All earthworms, believe it or not, are hermaphrodites.
All earthworms are equipped with both male and female reproductive organs, making them a species that has to perform both male and female parts when they mate.
In fact, they are one of many animals that happen to be hermaphrodites. Others include clownfish, land snails, starfish, frogs, lizards, etc.
Earthworms do not have genders – as they all have the same reproductive systems.
So, as hermaphrodites without a set gender:
- how do earthworms reproduce?
- Can that procreate alone?
- And how do they create their offspring?
- Do they get pregnant?
- Do they lay eggs?
Let’s go through it in more detail…
Are worms gendered?
No, worms are not gendered. As hermaphrodites, they all have both male and female reproductive organs.
During their sexual intercourse, both worms will be using both sets of reproductive organs, i.e. using both their eggs and sperm to complete fertilization within the other.
It is therefore impossible and pointless to attempt to gender earthworms – no matter how hard you might try.
Do worms reproduce sexually or asexually?
As these fascinating creatures have both male and female reproductive organs, it is only natural to wonder how they procreate.
Do they use both sets of organs simultaneously? Can they reproduce alone, or asexually?
Well, since both worms perform both the male and female functions during sex, they are known as being simultaneous hermaphrodites.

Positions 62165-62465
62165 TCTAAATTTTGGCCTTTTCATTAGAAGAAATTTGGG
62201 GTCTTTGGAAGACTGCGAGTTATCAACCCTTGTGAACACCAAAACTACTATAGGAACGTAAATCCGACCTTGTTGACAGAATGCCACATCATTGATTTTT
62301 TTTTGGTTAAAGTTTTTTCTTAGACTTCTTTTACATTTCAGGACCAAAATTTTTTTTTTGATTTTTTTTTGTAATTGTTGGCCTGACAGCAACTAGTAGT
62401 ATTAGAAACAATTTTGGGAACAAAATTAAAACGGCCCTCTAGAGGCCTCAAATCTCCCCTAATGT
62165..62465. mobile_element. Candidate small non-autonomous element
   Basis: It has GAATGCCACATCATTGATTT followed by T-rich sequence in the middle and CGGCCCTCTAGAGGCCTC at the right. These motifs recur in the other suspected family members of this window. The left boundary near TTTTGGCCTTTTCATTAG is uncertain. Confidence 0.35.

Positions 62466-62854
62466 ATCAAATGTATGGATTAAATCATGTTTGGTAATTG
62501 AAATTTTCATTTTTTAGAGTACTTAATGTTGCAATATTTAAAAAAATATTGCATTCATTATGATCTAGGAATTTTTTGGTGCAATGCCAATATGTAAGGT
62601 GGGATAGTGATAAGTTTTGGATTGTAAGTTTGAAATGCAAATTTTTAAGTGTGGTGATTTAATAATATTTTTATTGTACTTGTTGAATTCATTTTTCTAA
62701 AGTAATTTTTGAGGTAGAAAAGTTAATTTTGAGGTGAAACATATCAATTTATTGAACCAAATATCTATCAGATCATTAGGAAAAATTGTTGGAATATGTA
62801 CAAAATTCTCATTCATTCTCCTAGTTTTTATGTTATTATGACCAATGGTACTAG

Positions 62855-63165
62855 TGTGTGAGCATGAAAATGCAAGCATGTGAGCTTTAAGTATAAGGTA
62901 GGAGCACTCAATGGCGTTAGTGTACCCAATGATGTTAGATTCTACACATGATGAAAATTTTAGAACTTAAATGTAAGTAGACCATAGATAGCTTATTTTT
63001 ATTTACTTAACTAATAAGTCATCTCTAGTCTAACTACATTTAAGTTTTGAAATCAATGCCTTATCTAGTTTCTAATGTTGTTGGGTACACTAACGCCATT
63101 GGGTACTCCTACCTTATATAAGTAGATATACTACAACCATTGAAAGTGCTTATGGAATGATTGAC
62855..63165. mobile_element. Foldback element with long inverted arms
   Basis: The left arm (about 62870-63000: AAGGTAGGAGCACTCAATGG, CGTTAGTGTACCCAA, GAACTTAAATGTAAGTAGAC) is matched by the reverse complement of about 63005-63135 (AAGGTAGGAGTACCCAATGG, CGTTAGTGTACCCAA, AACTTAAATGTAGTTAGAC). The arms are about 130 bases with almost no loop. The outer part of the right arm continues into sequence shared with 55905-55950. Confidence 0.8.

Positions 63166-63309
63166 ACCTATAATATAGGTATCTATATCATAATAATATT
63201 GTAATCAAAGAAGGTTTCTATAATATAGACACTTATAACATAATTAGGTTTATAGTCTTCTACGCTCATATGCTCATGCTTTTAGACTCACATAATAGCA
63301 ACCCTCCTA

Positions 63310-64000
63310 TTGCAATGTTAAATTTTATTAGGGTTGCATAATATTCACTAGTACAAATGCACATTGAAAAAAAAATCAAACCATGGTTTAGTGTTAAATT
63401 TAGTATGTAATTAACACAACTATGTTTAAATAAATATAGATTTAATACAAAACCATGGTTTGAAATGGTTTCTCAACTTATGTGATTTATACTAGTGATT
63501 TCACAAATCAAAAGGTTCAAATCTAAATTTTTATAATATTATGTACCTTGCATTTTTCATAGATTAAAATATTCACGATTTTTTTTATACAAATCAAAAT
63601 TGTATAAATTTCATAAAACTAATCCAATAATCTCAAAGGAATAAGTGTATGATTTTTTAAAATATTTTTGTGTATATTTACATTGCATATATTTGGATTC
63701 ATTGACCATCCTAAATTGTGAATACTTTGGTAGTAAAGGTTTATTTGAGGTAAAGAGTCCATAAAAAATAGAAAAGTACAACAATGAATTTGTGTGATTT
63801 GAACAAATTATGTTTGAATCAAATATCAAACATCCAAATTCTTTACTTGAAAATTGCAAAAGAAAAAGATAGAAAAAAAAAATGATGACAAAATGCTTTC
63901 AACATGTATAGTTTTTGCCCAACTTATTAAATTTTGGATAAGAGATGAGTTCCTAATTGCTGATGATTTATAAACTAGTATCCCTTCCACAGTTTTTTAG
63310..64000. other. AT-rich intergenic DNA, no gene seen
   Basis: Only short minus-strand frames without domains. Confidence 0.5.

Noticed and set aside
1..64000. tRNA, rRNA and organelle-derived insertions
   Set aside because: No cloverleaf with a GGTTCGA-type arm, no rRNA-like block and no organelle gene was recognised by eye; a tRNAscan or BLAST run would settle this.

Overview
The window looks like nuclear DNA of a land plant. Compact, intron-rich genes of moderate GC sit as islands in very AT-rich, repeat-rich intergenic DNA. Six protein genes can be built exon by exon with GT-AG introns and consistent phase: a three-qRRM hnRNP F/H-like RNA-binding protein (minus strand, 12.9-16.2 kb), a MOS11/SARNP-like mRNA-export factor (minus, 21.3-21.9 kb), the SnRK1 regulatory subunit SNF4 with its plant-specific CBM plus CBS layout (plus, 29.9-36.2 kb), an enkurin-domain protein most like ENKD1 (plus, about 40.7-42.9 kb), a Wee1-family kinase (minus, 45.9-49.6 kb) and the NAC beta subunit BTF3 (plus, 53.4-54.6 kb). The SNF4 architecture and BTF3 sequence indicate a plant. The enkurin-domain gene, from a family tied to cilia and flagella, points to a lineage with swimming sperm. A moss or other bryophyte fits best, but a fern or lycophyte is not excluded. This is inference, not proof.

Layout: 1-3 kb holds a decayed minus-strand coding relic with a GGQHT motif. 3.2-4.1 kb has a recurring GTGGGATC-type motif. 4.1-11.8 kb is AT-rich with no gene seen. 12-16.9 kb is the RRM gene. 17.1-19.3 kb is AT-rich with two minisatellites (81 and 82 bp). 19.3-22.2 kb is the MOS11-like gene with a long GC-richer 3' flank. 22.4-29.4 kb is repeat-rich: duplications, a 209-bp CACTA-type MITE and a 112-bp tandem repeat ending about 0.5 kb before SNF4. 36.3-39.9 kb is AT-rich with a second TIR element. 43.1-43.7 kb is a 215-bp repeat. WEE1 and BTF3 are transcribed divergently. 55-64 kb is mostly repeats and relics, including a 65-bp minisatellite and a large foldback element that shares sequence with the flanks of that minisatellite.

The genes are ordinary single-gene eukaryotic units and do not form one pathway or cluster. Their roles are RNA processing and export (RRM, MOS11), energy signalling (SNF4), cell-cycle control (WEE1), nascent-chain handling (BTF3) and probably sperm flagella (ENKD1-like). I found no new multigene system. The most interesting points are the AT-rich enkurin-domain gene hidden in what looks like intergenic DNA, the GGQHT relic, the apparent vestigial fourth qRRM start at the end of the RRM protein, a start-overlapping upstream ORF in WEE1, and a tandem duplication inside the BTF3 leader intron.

In most species, it takes two worms to create eggs in both, however, there are indeed some species of earthworm that can manage procreation alone, making them capable of asexual reproduction.
Although there are indeed some specimens that can create offspring alone, it is quite rare. Most worms will need to go through the mating process in order to create any more worms.
Do worms get pregnant?
Worms are oviparous, meaning they do not get pregnant in the typical manner and do not give birth to live young.
Here is the process:
- During reproduction, the two worms align each facing in the opposite direction to the other.
- During copulation, both worms create an extensive amount of mucus, creating a slime tube around their bodies.
- Then, each worm ejects their reproductive fluid into the slime tube before the sperm reaches the other’s sperm receptacle.
- Once the act has finished, each worm moves on, however, the procreation has yet to occur.
- The clitellum on each worm (the light-colored band on the front end of the earthworm), runs along the worm’s body, towards their head, and thus creates another tube of mucus, one that captures the worm’s egg sacks.
- The slime tube also catches the sperm contained in the receptacle, thus combining the stem with the eggs in the slime tube, fertilizing the eggs.
- The worm then deposits the slime tube, creating a cocoon in an oval shape.
- Within approximately three weeks, newborn earthworms will hatch from their eggs.
Thankfully for us humans and other lifeforms, earthworms can reproduce approximately every seven to ten days, making it relatively easy to increase earthworm populations.
Of course, for those of us with worm bins, compost piles, and/or vermicomposting systems, it is evident how quickly worm populations can grow, and how much space we need to keep it going.
Worms do not have a gender as they are hermaphrodites and don’t need to in order to produce offspring. They need to produce often to survive and being a hermaphrodite helps worm populations in your soil.